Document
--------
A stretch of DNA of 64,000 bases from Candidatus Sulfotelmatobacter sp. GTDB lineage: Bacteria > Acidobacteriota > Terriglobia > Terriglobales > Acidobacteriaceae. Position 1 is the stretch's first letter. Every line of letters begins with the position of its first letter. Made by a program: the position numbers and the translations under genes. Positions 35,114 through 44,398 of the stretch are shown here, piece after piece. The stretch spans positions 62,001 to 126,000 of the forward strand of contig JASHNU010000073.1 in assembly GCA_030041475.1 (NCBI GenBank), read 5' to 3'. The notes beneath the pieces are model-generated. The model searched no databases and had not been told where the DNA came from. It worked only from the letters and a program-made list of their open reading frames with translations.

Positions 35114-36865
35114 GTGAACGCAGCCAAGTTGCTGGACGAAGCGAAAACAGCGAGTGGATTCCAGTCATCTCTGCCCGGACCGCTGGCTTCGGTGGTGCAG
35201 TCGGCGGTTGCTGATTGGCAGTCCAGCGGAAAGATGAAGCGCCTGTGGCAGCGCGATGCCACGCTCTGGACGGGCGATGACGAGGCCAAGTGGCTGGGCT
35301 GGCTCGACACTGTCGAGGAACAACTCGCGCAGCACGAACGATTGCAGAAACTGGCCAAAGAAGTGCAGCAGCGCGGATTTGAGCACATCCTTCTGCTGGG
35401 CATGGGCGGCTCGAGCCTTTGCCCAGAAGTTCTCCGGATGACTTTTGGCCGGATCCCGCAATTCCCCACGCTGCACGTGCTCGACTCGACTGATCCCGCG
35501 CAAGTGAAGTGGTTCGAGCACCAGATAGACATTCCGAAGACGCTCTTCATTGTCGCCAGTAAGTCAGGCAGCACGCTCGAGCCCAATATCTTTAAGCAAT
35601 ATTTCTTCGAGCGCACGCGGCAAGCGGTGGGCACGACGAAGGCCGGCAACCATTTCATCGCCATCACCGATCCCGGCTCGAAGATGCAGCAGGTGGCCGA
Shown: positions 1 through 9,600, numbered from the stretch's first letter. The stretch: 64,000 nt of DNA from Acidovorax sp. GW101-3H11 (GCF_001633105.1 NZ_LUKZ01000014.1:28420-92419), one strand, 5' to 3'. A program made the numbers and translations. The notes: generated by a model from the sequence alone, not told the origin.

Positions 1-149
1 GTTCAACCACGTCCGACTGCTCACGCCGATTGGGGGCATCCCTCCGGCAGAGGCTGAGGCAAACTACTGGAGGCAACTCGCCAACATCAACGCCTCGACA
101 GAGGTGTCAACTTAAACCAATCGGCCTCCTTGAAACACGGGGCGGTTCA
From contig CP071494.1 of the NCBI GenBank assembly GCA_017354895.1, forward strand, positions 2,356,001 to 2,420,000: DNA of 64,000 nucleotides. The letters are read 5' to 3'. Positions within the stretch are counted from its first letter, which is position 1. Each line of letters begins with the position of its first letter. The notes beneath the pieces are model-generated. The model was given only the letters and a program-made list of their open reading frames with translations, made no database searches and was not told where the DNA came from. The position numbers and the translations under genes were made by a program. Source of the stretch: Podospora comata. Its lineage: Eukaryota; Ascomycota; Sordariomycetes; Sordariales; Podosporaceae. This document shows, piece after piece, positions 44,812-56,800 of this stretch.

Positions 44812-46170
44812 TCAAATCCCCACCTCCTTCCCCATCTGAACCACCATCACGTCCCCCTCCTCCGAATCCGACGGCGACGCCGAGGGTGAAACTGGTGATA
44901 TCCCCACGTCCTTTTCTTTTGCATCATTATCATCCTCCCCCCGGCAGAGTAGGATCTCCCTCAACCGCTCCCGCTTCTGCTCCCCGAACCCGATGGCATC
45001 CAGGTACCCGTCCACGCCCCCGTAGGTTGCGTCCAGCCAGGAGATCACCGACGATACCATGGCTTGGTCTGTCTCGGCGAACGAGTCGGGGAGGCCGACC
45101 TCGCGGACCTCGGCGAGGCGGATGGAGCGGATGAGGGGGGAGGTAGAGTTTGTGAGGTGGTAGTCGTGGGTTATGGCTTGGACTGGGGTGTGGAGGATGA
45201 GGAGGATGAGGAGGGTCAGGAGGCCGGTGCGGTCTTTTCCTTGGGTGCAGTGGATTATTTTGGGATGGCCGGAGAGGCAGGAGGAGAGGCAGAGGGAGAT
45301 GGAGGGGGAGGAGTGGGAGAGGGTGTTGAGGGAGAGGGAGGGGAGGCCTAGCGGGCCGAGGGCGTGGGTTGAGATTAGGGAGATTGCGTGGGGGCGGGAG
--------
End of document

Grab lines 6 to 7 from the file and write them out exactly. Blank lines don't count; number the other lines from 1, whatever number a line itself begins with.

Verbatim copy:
35401 CATGGGCGGCTCGAGCCTTTGCCCAGAAGTTCTCCGGATGACTTTTGGCCGGATCCCGCAATTCCCCACGCTGCACGTGCTCGACTCGACTGATCCCGCG
35501 CAAGTGAAGTGGTTCGAGCACCAGATAGACATTCCGAAGACGCTCTTCATTGTCGCCAGTAAGTCAGGCAGCACGCTCGAGCCCAATATCTTTAAGCAAT